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Richy Rhyne enjoys writing and performing original songs on his own, which is also the name of his newly released CD.

Reach Richy Rhyne via email at rhyne@wildblue.net. His songs are online at reverbnation.com/richyrhyne.

Do you have a musical artist, event, or topic you would like featured in this column? I love to hear from readers. Send comments to:
phil@ fullhouseproductions.net.

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On his own

by Phil Houseal

Richy Rhyne was tuning a piano when he had an epiphany about his original songs.

“I realized that no one else is gonna sing ‘em, so I might as well go out and do it myself.”

The Kansas transplant has done just that, with the December release of his CD of 12 original songs titled On My Own.

That title describes right where he is at in his music career, after a twisting journey that brought him to the Hill Country.

Rhyne grew up in Eldorado, Kansas - not exactly a hotbed of music. But his mother played piano, and his father and brother played guitar.

“I didn’t play anything, but I wrote a lot of poetry,” he recalled. He would hand off his poems to a guitar playing friend, who started putting them to music. “I thought, man, I can do that, so I started doing music.” He learned piano and guitar - on his own.

Music took him on a stint to San Francisco, where his band played the club scene for two years. He played three to four nights a week, and tuned pianos during the day. That, he soon realized, was not a sustainable lifestyle.

“With cymbals crashing in my ears at night, then tuning a piano the next morning, it was impossible,” he said.

Never into the bar scene anyway, it was about that time that Rhyne realized he enjoyed writing most of all. It’s an appreciation he shares with residents of the Hill Country.

“This is just a great environment for music,” he said, “sitting out under a tree, or at a restaurant listening to different kinds of performers with their own different twist on life. It is life stories, all natural, and it all comes from the person singing it for the most part.”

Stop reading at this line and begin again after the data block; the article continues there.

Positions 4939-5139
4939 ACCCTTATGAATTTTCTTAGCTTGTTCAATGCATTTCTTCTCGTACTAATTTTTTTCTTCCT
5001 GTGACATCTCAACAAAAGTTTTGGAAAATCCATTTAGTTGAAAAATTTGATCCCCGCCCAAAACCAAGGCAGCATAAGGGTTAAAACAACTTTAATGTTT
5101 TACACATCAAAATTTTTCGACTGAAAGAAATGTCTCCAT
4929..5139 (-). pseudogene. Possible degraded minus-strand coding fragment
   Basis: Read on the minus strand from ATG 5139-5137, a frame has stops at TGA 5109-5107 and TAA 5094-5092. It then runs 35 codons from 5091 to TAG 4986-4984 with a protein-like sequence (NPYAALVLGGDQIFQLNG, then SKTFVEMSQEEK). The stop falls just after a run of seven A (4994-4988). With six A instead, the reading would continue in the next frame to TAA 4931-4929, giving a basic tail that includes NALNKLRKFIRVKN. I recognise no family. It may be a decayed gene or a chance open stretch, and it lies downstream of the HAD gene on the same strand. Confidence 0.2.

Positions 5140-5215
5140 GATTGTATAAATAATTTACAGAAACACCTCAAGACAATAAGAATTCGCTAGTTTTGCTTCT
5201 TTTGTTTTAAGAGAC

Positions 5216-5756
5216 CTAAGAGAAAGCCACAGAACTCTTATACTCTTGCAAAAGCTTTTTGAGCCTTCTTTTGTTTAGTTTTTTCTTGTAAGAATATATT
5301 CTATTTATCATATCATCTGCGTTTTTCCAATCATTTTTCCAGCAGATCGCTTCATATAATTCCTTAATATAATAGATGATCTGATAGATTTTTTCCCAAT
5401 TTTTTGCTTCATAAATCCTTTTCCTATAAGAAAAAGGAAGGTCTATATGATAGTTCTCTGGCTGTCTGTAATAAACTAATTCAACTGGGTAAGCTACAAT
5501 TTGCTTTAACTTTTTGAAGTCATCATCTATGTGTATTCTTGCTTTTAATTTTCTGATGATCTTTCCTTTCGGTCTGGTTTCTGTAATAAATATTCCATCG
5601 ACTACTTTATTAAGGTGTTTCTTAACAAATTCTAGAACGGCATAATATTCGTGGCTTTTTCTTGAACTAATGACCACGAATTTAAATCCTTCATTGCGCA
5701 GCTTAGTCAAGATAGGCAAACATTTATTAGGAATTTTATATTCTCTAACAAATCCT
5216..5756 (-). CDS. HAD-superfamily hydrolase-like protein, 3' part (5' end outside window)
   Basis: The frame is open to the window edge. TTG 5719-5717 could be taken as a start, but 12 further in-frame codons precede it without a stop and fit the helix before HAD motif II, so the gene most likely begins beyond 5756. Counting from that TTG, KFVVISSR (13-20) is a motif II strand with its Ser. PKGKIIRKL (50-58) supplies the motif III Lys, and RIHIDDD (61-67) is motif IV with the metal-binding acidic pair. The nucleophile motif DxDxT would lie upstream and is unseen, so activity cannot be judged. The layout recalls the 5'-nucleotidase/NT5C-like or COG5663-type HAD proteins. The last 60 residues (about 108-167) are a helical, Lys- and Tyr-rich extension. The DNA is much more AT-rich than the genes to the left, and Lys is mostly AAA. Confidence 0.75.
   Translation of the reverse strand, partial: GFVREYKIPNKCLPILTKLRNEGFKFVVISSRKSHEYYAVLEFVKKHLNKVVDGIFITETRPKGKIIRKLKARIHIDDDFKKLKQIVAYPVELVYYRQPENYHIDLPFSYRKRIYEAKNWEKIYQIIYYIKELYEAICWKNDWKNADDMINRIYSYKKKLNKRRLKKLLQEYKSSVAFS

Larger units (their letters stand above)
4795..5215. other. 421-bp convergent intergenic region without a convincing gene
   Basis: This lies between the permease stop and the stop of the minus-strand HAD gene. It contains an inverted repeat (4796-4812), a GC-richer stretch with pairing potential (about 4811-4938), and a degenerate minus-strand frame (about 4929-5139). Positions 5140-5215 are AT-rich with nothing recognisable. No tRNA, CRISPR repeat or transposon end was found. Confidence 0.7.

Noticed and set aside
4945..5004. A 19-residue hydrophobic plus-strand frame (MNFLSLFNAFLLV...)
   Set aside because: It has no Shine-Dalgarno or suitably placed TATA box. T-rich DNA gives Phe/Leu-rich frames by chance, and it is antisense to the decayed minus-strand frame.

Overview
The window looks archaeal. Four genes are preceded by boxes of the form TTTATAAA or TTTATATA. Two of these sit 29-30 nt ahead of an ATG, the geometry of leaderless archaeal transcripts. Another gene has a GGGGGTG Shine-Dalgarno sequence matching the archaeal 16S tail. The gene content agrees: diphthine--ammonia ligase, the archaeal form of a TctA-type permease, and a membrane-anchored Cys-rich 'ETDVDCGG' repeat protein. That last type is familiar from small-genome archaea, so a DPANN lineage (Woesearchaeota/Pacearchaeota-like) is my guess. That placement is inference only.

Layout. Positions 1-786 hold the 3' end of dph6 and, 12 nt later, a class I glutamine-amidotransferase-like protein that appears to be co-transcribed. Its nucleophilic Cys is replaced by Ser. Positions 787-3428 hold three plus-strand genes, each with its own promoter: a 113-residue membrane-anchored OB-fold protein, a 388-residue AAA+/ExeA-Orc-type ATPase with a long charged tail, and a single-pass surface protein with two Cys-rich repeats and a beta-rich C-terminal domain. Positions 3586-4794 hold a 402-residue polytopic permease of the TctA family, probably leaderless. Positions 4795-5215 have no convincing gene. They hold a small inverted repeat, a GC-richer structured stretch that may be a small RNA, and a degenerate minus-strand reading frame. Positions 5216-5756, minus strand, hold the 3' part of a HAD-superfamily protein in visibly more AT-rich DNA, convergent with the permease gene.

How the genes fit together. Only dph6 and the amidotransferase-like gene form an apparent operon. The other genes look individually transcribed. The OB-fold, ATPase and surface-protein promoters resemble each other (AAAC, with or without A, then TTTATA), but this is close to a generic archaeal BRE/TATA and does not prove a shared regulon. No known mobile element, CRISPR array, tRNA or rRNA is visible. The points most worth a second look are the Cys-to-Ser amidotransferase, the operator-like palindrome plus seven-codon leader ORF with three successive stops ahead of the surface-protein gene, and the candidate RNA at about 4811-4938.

More and more that person performing is Richy Rhyne. His poetry background drives his songwriting, which he tosses into the “Americana” category. He considers it “introspective, hopefully thoughtful, writing.”

“Usually I have an idea for a song, a topic that comes first,” he explained. “The music always is done pretty quickly. But the words take longer.”

When he gets stuck, Rhyne likes to go for a brisk walk.


“I breathe the fresh air, get away from the sounds of the house, and start hearing and singing melodies to myself.”

Rhyne’s solo approach is reflected on his CD. It is just him, his guitar, and his voice, recorded live in one take in a studio.

“I wanted a good, clean recording to give to people and say, this is what I sound like.”

Rhyne has been told that his rich voice is his strongest asset, but it is the writing that comes most naturally and drives his musical passion. While he enjoys performing at Luckenbach and local clubs, would be content with sitting on his own and writing.

“I could write every day,” he noted. “If I stayed local and my songs took on a life of their own, I’d be thrilled. I could stay here and just continue doing what I do.”

What exactly do you do?

He laughed. “A lot of people ask me that. I don’t know, but I sure am busy as heck.”

And always on his own.